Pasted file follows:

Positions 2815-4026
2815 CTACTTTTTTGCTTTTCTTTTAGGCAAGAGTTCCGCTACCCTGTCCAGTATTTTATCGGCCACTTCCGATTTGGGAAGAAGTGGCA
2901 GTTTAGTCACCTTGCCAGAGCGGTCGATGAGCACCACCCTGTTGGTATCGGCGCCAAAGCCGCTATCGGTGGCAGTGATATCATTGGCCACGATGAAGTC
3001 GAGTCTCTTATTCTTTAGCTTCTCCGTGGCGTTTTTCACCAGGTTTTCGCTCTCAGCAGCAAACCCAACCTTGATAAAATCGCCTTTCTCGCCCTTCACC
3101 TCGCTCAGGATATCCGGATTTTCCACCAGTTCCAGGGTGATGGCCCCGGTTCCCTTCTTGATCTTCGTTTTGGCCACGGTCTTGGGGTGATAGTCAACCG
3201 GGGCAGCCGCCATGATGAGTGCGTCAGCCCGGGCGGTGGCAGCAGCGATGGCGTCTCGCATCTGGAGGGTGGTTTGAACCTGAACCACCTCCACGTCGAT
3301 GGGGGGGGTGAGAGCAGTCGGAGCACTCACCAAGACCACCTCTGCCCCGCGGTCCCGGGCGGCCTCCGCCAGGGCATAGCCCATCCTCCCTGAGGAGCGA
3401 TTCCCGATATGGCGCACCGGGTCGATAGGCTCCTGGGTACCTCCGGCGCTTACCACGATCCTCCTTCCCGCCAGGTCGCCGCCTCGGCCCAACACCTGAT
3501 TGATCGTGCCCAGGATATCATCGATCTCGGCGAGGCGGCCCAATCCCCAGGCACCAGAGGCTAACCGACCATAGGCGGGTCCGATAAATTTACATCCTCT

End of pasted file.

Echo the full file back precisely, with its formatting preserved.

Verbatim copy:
Positions 2815-4026
2815 CTACTTTTTTGCTTTTCTTTTAGGCAAGAGTTCCGCTACCCTGTCCAGTATTTTATCGGCCACTTCCGATTTGGGAAGAAGTGGCA
2901 GTTTAGTCACCTTGCCAGAGCGGTCGATGAGCACCACCCTGTTGGTATCGGCGCCAAAGCCGCTATCGGTGGCAGTGATATCATTGGCCACGATGAAGTC
3001 GAGTCTCTTATTCTTTAGCTTCTCCGTGGCGTTTTTCACCAGGTTTTCGCTCTCAGCAGCAAACCCAACCTTGATAAAATCGCCTTTCTCGCCCTTCACC
3101 TCGCTCAGGATATCCGGATTTTCCACCAGTTCCAGGGTGATGGCCCCGGTTCCCTTCTTGATCTTCGTTTTGGCCACGGTCTTGGGGTGATAGTCAACCG
3201 GGGCAGCCGCCATGATGAGTGCGTCAGCCCGGGCGGTGGCAGCAGCGATGGCGTCTCGCATCTGGAGGGTGGTTTGAACCTGAACCACCTCCACGTCGAT
3301 GGGGGGGGTGAGAGCAGTCGGAGCACTCACCAAGACCACCTCTGCCCCGCGGTCCCGGGCGGCCTCCGCCAGGGCATAGCCCATCCTCCCTGAGGAGCGA
3401 TTCCCGATATGGCGCACCGGGTCGATAGGCTCCTGGGTACCTCCGGCGCTTACCACGATCCTCCTTCCCGCCAGGTCGCCGCCTCGGCCCAACACCTGAT
3501 TGATCGTGCCCAGGATATCATCGATCTCGGCGAGGCGGCCCAATCCCCAGGCACCAGAGGCTAACCGACCATAGGCGGGTCCGATAAATTTACATCCTCT